— Moby-Dick • Melville

... A.—1. A step obliquely forward with the left foot, arms pointing the same way, body inclining to the right. 2. The ball of the left foot (still advanced) gently pressed on the floor; the heel swings back and forth, describing an arc of some 30 or 40 degrees. 8. The left foot is set firmly in the last position, the body inclining to it as the base of support; the right foot is advanced obliquely, ...
— Unwritten Literature of Hawaii - The Sacred Songs of the Hula • Nathaniel Bright Emerson

... earnest and peremptory tone in which he uttered his well weighed opinions soon silenced everybody else. Whatever some of his too zealous adherents might say, he uttered not a word indicating any design on the English crown. He was doubtless well aware that between him and that crown were still interposed obstacles which no prudence might be able to surmount, and which a single false step would make insurmountable. His only chance of obtaining the splendid prize was not to seize it rudely, but to wait till, ...
— The History of England from the Accession of James II. - Volume 2 (of 5) • Thomas Babington Macaulay

... three miles square, and in some places the thickness of the ice was from 15 to 20 feet. However, it was a satisfaction to observe that the ice had certainly improved; and we now ventured to hope that, for the short time that we could still pursue our outward journey, our progress would be more commensurate with our exertions than it had hitherto proved. In proportion, then, to the hopes we had begun to entertain, was our disappointment in finding, at noon, that we were in latitude 82 ...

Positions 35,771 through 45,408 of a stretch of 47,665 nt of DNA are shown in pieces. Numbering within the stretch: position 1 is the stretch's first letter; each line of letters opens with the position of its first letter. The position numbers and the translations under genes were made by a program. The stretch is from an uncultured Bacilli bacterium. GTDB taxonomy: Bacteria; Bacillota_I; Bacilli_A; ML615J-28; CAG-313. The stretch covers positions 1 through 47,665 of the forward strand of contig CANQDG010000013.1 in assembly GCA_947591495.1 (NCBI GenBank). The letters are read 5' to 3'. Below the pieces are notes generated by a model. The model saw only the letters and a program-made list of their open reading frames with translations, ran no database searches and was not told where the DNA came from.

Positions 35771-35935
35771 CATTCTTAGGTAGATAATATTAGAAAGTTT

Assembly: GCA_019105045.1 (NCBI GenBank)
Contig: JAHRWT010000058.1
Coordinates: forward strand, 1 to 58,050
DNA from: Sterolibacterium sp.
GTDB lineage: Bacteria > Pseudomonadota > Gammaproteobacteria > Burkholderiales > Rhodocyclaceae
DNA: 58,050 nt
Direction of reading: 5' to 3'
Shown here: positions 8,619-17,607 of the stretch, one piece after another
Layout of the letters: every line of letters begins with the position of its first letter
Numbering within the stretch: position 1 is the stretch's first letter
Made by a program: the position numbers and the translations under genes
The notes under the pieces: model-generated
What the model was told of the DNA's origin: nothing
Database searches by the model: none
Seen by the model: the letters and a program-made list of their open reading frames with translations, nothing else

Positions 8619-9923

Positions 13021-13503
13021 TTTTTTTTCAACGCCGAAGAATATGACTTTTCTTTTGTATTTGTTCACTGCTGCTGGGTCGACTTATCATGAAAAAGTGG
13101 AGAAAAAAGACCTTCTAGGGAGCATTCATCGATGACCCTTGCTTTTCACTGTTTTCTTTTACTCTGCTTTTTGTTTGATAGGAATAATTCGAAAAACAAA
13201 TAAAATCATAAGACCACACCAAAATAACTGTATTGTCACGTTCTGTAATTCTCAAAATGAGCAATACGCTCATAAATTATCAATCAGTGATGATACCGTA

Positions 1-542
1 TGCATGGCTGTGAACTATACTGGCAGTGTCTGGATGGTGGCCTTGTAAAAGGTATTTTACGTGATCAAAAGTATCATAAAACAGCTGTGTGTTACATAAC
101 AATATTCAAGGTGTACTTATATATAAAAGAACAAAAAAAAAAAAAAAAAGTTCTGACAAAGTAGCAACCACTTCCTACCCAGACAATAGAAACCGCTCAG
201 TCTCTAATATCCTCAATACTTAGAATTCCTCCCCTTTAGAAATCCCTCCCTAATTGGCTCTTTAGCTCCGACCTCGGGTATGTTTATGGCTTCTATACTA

— Three Voyages for the Discovery of a Northwest Passage from the • Sir William Edward Parry

... been told that De Lolme, who wrote a notable book on the English Constitution, said that after he had been in England a few weeks, he fully made up his mind to write a book on that country; after he had lived there a year, he still thought of writing a book, but was not so certain about it, but that after a residence of ten years he abandoned his first design altogether. Instead of furnishing an argument against writing out one's first impressions of a country, I think the experience of the Frenchman shows ...
— Winter Sunshine • John Burroughs